This conference is sponsored by the National Science Foundation (via the FORWARD to Professorship Program), with co-sponsorship from the University of Virginia’s Office of the Vice Provost for Faculty Recruitment and Retention and Office of the Vice Provost for Faculty Development.
It was organized in collaboration with faculty from the University of Virginia, Virginia State University and Norfolk State University as follows:
Gertrude Fraser is Vice Provost for Faculty Recruitment & Retention at the University of Virginia in Charlottesville, Virginia where she is responsible for a broad range of faculty diversity initiatives and related organizational research. She is also a faculty member in the Department of Anthropology. From 2000-2003, she was a higher education program officer at the Ford Foundation. Dr. Fraser completed her Doctorate in Anthropology at The Johns Hopkins University. Her scholarship and administrative mission are joined in her passion for helping others to tell their stories and identify their strengths within an organization and in their everyday lives. Dr. Fraser will provide oversight and direction.
Dorothe Bach is an Associate Professor and Assistant Director at the University of Virginia’s Teaching Resource Center. In her role as a faculty developer, she directs the Excellence in Diversity Fellows Program which offers strong mentoring and peer networks for incoming diverse faculty members. She also facilitates workshops and events designed to enhance the University’s teaching mission. Dorothe teaches literature and culture courses in U.Va.’s German Department and Comparative Literature Program. Her publications include articles on teaching and learning as well as early career faculty from underrepresented groups.
Sueley Blackcurrently serves as Center for Materials Research Education (CMR) Hub Director and is a Professor in Chemistry at Norfolk State University (NSU). Her responsibilities involve coordinating CMR undergraduate and graduate student educational experiences, scholarships, and MS in Materials Science and PhD in Materials Science and Engineering programs. She is active in science education research, as well as mentoring to support greater participation of minorities in STEM fields. The position at NSU’s Center for Materials Research affords her the opportunity to encourage and nurture underrepresented minority students along the path of scientific career in materials science.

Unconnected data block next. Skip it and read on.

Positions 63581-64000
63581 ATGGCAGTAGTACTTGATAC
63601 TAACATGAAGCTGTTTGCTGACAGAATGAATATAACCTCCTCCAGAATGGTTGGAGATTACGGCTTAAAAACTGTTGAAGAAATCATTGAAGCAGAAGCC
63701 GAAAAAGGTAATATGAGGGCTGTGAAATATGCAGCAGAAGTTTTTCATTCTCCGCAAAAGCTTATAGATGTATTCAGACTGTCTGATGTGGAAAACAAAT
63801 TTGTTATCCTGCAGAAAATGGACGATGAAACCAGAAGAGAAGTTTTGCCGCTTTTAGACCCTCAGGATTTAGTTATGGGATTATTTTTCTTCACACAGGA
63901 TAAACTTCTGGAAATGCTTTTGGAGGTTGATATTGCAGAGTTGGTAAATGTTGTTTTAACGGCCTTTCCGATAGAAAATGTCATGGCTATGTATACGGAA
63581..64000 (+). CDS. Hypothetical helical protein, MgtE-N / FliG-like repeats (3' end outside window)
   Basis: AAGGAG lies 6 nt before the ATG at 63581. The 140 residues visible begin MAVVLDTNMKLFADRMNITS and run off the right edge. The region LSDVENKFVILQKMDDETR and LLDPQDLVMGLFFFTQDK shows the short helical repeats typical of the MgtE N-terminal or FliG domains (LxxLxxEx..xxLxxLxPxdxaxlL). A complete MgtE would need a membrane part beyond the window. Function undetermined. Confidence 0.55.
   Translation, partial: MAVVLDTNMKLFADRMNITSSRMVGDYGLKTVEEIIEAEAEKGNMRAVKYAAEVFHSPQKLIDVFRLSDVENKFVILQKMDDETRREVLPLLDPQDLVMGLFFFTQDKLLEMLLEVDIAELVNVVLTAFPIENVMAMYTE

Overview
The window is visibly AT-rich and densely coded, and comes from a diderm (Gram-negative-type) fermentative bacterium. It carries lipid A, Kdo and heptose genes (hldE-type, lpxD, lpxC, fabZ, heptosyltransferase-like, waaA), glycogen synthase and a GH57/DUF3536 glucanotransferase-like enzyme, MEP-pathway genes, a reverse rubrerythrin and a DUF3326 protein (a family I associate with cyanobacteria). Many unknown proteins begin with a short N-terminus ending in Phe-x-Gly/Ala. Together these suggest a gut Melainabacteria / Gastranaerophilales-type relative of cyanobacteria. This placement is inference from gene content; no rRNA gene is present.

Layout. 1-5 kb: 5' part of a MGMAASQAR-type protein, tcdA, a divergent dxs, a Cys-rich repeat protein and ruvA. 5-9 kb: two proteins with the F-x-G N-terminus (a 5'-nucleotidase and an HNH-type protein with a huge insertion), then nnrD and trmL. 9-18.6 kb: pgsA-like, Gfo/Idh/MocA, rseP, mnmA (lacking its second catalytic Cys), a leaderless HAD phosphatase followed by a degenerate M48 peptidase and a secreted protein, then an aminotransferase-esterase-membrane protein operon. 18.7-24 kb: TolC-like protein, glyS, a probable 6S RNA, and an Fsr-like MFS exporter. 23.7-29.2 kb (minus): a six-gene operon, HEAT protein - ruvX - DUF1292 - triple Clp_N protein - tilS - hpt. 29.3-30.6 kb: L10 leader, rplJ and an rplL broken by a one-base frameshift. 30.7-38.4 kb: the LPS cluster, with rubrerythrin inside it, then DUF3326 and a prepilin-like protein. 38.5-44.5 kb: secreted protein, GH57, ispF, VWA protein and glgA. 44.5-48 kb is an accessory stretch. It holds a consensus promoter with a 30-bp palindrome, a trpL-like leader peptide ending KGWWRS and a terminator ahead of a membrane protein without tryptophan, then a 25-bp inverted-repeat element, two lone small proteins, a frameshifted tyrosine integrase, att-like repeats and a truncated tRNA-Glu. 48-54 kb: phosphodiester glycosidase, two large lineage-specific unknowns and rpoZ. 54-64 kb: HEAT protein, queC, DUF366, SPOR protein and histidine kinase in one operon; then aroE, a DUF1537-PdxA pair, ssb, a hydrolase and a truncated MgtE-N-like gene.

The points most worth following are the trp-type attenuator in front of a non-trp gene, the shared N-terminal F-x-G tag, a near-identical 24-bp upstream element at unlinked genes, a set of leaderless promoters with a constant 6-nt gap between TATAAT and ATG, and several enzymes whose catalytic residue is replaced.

Roseanne Ford is a Professor of Chemical Engineering at the University of Virginia. In her administrative role she is directly responsible for enhancing the diversity of UVa’s graduate student population and professional development programs for graduate students and postdoctoral researchers. Recently her team secured fellowship funding from the Clare Boothe Luce Foundation to recruit women students to Ph.D. programs in STEM disciplines at UVa and their efforts to build a mentoring institute for graduate students from marginalized groups was recognized with an award from the Council of Graduate Schools for Innovation in Promoting an Inclusive Graduate Community.
Margaret Peña Harden is the Director of the Institute for Faculty Advancement at the University of Virginia in Charlottesville, Virginia. Her primary roles and responsibilities involve creating and running academic leadership and faculty development programs, program evaluation and assessment as well as needs assessment and institutional planning in regards to faculty recruitment and advancement. Previous positions include Program Coordinator for the NSF funded UA ADVANCE program and Program Coordinator for the NSF funded Center on Materials and Devices for Information Technology Research at the University of Arizona.
Rosalyn S. Hobson is the Associate Dean for Graduate Studies and Associate Professor of Electrical Engineering at Virginia Commonwealth University in Richmond, Virginia where she joined the faculty in 1996. She also serves as the Director of the VCU - University of KwaZulu Natal International Partnership. She received her B.S., M.S., and Ph.D. degrees in Electrical Engineering from the University of Virginia. Her research interests include artificial neural networks and their application to systems modeling, signal processing, manufacturing, and controls engineering. She also works extensively in K-12 science, technology, engineering and math non-formal and formal education. She served as a Science and Technology Diplomacy Fellow at the U.S. Agency for International Development (USAID) as a Higher Education Science and Technology Specialist.
Carolyn Vallas, General Faculty and Director of the Center for Diversity in Engineering (CDE), is PI and CoPI on several National Science Foundation (NSF) grants at the University of Virginia’s School of Engineering and Applied Science (SEAS). Vallas provides overall administration and strategic planning to facilitate the development and implementation of academic programs, services and activities to increase recruitment and retention of women and underrepresented undergraduate and graduate students in STEM disciplines. Her responsibility over the past twenty five years have focused on diversity initiatives with emphasis on outreach, recruitment, admission, and retention programs for women and minorities in engineering. She is also currently the immediate past National President of the National Association of Multicultural Engineering Program (NAMEPA); where her interest continues to be to develop partnerships for diversity.